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posted by charon on Sunday May 28 2017, @05:57AM   Printer-friendly
from the where-there's-a-whip-there's-a-way dept.

Ad blockers, our last hope against the onslaught of malvertising campaigns, appear to have fallen, as today, Malwarebytes published new research detailing a malvertising campaign that successfully bypasses ad blockers to deliver their malicious payload.

This malvertising campaign is named RoughTed based on the initial malicious domain at which it was found back in March 2017, but Jérôme Segura, the Malwarebytes security researcher who came across it, says there are clues to show that RoughTed has been active for over a year.

The campaign is very complex and well designed (from a crook's standpoint), as it leverages multiple tricks of the trade, most of which have allowed it to grow undetected in the shadows for so much time.

The word that describes RoughTed the best is "diversity." The operators of this malvertising campaign not only feature traffic from different types of sources, but also include different user fingerprinting techniques, and very different malicious payloads.

Source: BleepingComputer. Segura's original blog posting and analysis.


Original Submission

Related Stories

Pornhub Adopts Machine Learning to Tag Videos as Malvertising Looms 17 comments

Pornhub has begun to use machine learning to automatically tag videos:

Artificial intelligence has proven to be a dab hand at recognizing what's going on in photos and videos, but the datasets it's usually trained on are pretty genteel. Not so for Pornhub, which announced today that it's using machine learning to automatically catalog its videos.

The site is starting small, deploying facial recognition software that will detect 10,000 individual porn stars and tag them in footage. (Usually this information is provided by uploaders and viewers, who will still play a part by verifying the software's choices.) It plans to scan all 5 million of its videos "within the next year," and then move onto more complicated territory: using the software to identify the specific categories videos belong to, like "public" and "blonde."

In a press statement, Pornhub VP Corey Price said the company was joining the trend of firms using AI to "expedite antiquated processes." However, the speed at which PornHub's AI processes the data doesn't seem like it would be an improvement on its current crowdsourced system. While in beta the machine learning software apparently scanned some 50,000 videos in a month. At this rate it would take nearly a decade to scan the entire site, but presumably improvements are being made.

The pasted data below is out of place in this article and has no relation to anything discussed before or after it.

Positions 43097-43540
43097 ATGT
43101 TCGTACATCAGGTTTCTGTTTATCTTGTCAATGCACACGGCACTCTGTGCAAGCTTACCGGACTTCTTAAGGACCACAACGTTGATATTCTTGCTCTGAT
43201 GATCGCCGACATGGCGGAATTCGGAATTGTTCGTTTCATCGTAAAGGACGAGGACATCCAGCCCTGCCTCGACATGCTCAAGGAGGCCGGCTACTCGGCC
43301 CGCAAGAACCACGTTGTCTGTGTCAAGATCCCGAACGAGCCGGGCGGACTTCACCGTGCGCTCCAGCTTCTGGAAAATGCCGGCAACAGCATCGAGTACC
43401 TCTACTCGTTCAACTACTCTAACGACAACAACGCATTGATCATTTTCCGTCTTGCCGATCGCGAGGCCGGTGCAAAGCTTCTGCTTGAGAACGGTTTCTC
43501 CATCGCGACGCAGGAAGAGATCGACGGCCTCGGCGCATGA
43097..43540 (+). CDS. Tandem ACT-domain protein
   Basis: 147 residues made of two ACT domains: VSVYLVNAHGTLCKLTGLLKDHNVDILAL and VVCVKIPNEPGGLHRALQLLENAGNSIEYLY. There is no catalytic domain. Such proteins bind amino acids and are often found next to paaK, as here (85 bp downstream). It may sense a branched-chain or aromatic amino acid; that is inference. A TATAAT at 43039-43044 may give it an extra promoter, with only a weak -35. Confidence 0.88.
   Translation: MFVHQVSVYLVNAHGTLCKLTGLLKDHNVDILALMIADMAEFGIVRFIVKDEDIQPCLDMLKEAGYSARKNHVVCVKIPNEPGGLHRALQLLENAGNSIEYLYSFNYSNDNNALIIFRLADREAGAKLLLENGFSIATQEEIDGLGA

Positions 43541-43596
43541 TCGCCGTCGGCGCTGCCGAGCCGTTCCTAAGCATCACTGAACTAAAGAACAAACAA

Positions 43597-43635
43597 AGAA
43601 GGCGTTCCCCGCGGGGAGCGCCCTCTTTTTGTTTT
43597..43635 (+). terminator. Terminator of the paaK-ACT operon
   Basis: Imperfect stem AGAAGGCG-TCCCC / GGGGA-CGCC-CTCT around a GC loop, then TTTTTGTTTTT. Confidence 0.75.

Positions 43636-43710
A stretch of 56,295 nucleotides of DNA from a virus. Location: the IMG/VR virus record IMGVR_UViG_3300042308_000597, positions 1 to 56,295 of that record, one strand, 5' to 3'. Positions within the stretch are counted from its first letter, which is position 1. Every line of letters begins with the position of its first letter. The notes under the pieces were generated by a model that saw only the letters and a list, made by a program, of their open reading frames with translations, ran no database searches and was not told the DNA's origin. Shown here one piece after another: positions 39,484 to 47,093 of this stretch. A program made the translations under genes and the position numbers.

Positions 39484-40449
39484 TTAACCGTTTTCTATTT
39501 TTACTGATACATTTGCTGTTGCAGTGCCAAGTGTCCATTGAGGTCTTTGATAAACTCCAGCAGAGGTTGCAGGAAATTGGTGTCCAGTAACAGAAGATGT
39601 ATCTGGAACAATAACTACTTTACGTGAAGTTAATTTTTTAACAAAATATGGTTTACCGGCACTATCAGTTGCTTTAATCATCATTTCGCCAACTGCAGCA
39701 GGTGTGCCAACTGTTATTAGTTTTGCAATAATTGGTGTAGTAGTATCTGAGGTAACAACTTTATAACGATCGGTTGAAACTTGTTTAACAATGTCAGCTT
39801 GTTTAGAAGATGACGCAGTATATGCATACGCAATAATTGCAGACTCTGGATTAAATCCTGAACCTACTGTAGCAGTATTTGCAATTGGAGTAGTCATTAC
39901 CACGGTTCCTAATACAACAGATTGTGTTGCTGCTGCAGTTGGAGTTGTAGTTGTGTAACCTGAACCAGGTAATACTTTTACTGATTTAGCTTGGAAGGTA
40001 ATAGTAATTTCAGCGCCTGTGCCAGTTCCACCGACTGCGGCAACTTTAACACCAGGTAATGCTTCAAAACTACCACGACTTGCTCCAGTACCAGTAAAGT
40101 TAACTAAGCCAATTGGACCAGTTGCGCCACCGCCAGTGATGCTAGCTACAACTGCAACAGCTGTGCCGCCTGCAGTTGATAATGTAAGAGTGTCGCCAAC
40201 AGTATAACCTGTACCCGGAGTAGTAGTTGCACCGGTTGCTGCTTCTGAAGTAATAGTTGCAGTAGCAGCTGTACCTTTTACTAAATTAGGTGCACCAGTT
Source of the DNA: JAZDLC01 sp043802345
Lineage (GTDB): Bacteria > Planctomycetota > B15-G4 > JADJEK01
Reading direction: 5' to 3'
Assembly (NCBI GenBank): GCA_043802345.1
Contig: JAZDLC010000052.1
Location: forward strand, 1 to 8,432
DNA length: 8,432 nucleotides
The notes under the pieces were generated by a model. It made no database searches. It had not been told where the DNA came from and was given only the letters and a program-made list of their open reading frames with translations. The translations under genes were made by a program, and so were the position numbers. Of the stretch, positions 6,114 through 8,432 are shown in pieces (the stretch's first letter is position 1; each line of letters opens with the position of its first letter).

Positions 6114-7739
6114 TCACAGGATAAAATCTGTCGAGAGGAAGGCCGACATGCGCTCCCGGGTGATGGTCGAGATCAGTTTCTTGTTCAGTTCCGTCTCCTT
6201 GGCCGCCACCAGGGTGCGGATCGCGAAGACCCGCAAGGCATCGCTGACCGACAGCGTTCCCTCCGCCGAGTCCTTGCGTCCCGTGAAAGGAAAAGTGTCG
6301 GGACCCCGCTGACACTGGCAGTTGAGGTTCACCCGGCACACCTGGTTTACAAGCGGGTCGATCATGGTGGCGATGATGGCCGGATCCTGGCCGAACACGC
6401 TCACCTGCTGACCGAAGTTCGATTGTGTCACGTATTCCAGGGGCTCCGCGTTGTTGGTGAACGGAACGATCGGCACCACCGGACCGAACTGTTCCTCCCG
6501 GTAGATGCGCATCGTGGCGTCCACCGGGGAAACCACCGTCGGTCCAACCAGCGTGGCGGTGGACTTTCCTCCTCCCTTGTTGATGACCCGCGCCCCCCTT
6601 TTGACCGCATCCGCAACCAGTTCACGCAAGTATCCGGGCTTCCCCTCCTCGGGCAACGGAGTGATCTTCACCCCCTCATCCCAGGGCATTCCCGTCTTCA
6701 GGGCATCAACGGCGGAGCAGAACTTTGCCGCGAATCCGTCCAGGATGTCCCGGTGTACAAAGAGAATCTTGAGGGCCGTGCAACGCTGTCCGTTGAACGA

Meanwhile, a security firm has warned that millions of Pornhub users were targeted by "malvertising" for more than a year:

Millions of Pornhub users were targeted with a malvertising attack that sought to trick them into installing malware on their PCs, according to infosec firm Proofpoint.

By the time the attack was uncovered, it had been active "for more than a year", Proofpoint said, having already "exposed millions of potential victims in the US, Canada, the UK, and Australia" to malware by pretending to be software updates to popular browsers.

Although Pornhub, the world's largest pornography site with 26bn yearly visits according to data from ranking firm Alexa, and its advertising network have shut down the infection pathway, the attack is still ongoing on other sites.

Also at TechCrunch, Engadget, and The Sacremento Bee.

Related: BugReplay - Finding How Ads Get Past the Blockers
Linux Use on Pornhub Surged 14% in 2016
Malvertising Campaign Finds a Way Around Ad Blockers
Pornhub's Newest Videos Can Reach Out and Touch You


Original Submission

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  • (Score: 2) by MichaelDavidCrawford on Sunday May 28 2017, @06:02AM (1 child)

    But isn't the software industry trying to become more diverse?

    --
    127.0.0.1 www.hosted-pixel.com # I Am Absolutely Serious
    • (Score: 1, Funny) by Anonymous Coward on Sunday May 28 2017, @06:07AM

      by Anonymous Coward on Sunday May 28 2017, @06:07AM (#516655)